Manaslu is the eighth highest mountain in the world at 8,163 metres above sea level. It is located in the Mansiri Himal, part of the Nepalese Himalayas, in the west-central part of Nepal, its name, which means "mountain of the spirit", comes from the Sanskrit word manasa, meaning "intellect" or "soul". Manaslu was first climbed on May 9, 1956 by Toshio Imanishi and Gyalzen Norbu, members of a Japanese expedition, it is said that "just as the British consider Everest their mountain, Manaslu has always been a Japanese mountain". Manaslu is located about 64 km east of Annapurna; the mountain's long ridges and valley glaciers offer feasible approaches from all directions, culminate in a peak that towers steeply above its surrounding landscape, is a dominant feature when viewed from afar. The Manaslu region offers a variety of trekking options; the popular Manaslu trekking route of 177 kilometres skirts the Manaslu massif over the pass down to Annapurna. The Nepalese Government only permitted trekking of this circuit in 1991.
The trekking trail follows an ancient salt-trading route along the Burhi Gandak River. En route, 10 peaks over 6,500 metres are visible, including a few over 7,000 metres; the highest point reached along the trek route is the Larkya La at an elevation of 5,106 metres. As of May 2008, the mountain has been climbed 297 times with 53 fatalities; the Manaslu Conservation Area has been established with the primary objective of achieving conservation and sustainable management of the delimited area, which includes Manaslu. Set in the northern Himalayan range in the Gorkha District of Nepal, Manaslu is a serrated "wall of snow and ice hanging in the sky"; the three sides of the mountain fall in steps to terraces down below, which are sparsely inhabited with agricultural operations practiced on the land. Apart from climbing Manaslu, trekking is popular in this mountain region, as part of the Manaslu Circuit, a notable path by trekkers in Nepal; the Manaslu Conservation Area, declared as such in December 1998 under the National Parks and Wild Life Conservation Act, subsumes Manaslu within it.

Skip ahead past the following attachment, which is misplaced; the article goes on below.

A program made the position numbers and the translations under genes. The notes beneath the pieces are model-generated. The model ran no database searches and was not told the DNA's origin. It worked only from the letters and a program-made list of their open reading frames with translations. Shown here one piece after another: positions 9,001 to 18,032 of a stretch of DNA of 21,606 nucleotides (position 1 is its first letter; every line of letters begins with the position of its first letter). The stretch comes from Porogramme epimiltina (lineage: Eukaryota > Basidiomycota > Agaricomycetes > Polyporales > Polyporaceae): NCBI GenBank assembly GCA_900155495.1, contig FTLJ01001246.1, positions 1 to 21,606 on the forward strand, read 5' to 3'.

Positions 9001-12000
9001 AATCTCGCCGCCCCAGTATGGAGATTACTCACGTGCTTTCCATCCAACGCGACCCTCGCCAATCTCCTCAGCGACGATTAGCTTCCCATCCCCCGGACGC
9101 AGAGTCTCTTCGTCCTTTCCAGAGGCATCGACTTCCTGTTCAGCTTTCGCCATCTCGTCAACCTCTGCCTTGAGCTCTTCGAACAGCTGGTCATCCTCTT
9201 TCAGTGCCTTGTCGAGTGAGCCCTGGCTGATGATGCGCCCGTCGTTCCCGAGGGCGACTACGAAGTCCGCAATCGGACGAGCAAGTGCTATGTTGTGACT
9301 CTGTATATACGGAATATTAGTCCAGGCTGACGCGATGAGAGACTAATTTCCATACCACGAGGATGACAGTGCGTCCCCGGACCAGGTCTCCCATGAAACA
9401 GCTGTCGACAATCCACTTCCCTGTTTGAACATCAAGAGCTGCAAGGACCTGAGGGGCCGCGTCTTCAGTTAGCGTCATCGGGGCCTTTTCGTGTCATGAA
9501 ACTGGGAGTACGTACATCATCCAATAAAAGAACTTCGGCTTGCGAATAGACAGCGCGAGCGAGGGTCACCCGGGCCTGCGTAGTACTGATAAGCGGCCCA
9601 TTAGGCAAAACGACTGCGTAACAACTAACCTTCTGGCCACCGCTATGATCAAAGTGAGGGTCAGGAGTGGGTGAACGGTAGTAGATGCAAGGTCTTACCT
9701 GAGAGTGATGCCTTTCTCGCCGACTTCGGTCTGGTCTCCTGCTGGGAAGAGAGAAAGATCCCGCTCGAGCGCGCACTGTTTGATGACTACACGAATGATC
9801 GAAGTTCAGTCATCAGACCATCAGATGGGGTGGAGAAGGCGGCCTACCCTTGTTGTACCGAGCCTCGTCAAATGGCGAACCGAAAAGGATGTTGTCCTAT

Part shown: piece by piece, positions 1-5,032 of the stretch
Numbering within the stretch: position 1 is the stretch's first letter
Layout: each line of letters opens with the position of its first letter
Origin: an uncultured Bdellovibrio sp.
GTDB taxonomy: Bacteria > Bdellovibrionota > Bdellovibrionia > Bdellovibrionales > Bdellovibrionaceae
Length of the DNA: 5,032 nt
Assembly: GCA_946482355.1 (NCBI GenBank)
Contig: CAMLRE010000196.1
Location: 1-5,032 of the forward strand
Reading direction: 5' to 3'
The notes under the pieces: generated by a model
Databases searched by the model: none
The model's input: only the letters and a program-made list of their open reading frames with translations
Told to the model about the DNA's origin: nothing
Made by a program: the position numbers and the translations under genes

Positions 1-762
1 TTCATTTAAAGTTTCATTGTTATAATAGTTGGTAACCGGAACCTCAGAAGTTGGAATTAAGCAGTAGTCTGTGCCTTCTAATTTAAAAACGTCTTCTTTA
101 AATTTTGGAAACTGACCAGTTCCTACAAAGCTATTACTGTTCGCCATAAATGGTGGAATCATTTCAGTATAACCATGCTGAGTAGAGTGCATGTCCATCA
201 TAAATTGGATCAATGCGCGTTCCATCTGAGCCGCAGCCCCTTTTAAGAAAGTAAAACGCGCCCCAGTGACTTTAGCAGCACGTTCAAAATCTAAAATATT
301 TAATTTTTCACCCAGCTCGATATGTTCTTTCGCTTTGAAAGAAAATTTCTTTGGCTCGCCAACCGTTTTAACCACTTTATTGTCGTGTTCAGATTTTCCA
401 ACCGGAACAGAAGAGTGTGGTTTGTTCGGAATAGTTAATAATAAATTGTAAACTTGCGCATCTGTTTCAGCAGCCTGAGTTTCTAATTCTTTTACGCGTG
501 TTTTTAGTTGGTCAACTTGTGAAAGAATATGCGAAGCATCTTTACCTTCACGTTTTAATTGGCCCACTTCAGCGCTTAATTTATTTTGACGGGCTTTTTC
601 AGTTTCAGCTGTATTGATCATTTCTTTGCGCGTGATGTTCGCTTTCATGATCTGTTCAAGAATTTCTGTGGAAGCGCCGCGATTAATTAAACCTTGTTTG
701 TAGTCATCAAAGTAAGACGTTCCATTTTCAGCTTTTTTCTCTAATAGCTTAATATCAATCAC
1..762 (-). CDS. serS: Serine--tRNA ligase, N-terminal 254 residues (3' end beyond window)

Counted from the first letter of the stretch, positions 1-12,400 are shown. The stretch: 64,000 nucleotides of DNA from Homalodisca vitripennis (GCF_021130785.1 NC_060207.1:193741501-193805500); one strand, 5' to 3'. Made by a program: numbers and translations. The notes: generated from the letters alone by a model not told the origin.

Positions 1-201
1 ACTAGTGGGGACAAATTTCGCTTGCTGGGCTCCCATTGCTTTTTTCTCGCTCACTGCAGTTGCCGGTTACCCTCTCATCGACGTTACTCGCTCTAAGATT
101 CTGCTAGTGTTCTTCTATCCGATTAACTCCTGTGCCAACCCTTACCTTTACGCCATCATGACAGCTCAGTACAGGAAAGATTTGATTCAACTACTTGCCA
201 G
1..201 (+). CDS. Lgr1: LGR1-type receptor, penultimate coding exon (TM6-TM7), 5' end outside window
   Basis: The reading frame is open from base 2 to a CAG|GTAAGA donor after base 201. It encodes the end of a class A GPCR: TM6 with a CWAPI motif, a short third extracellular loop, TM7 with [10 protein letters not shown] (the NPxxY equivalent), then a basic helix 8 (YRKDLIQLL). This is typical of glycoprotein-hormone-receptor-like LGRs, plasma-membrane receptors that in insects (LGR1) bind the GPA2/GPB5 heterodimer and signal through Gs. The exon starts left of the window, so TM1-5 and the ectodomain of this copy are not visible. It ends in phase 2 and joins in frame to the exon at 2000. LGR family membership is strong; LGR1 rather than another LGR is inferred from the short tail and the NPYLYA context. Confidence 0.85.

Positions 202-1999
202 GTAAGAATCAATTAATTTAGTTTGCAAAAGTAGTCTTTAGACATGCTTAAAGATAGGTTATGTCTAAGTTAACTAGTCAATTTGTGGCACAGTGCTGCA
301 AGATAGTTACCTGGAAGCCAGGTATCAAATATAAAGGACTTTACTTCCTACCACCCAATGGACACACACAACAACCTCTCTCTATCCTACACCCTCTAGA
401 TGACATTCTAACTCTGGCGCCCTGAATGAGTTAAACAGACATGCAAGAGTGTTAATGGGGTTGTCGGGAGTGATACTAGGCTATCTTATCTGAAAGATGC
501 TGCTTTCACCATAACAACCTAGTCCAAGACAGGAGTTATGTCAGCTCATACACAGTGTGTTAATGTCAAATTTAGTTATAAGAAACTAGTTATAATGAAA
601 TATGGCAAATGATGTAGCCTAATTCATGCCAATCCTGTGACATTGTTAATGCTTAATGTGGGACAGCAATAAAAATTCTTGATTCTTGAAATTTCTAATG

The area covered under the conservation zone is 1,663 square kilometres and is managed by the National Trust for Nature Conservation of Nepal. The status of "conservation area" applied to the Manaslu area or region was with the basic objective "To conserve and sustainable management of the natural resources and rich cultural heritage and to promote ecotourism to improve livelihood of the local people in the MCA region."Manaslu Himal, as it is popularly known among trekkers, provides views of the snow-covered mountains of the Himalayas and allows close interaction with the different ethnic groups who live in hill villages scattered along the trek route. The trekking route is through mountainous terrain prone to the consequences of monsoon rainfall, land slides and land falls. Hypothermia and altitude sickness, as well as encounters with passing yaks, are common. Trekking to Manaslu is thus a test of endurance; the region, termed the Manaslu Conservation Area, comprises sub-tropical Himalayan foothills to arid Trans-Himalayan high pastures bordering Tibet.
Starting from Arughat and extending into the Larkhe La pass, the area covers six climatic zones: the tropical and sub-tropical zone, elevation varies from 1,000–2,000 metres. The zones coalesce with the variation of the altitude from about 600 metres in the tropical zone to the 8,156 metres summit of Manaslu in the arctic zone. Manaslu is known in the Tibetan language as "Kutan l", in which "tang" means the Tibetan word for a flat place, it is a large peak with an elevation of 8,156 metres. In view of its favourable topography of long ridges and glacial valleys, Manaslu offers several routes to mountaineers. Important peaks surrounding Manaslu include Ngadi Chuli and Baudha. A glacial saddle known as Larkya La, with an elevation of 5,106 metres, lies north of Manaslu; the peak is bounded on the east by the Ganesh Himal and the Buri Gandaki River gorge, on the west by the deep fissures of the Marysyangdi Khola with its Annapurna range of hills, to the south is the Gorkha town at the foot of the hill, an aerial distance of 48 kilometres to the peak.
There are six established trek routes to the peak, on the mountain the south face is the most difficult for climbing. The permanent snow line is reckoned above 5,000 metres elevation. Precipitation in the area is both from snowfall and rainfall; the temperatures in the area vary with the climatic zone: in the subtropical zone, the average summer and winter temperatures vary in the range of 31–34 °C and 8–13 °C respectively. The arctic zone falls within the permanent snow line. There are other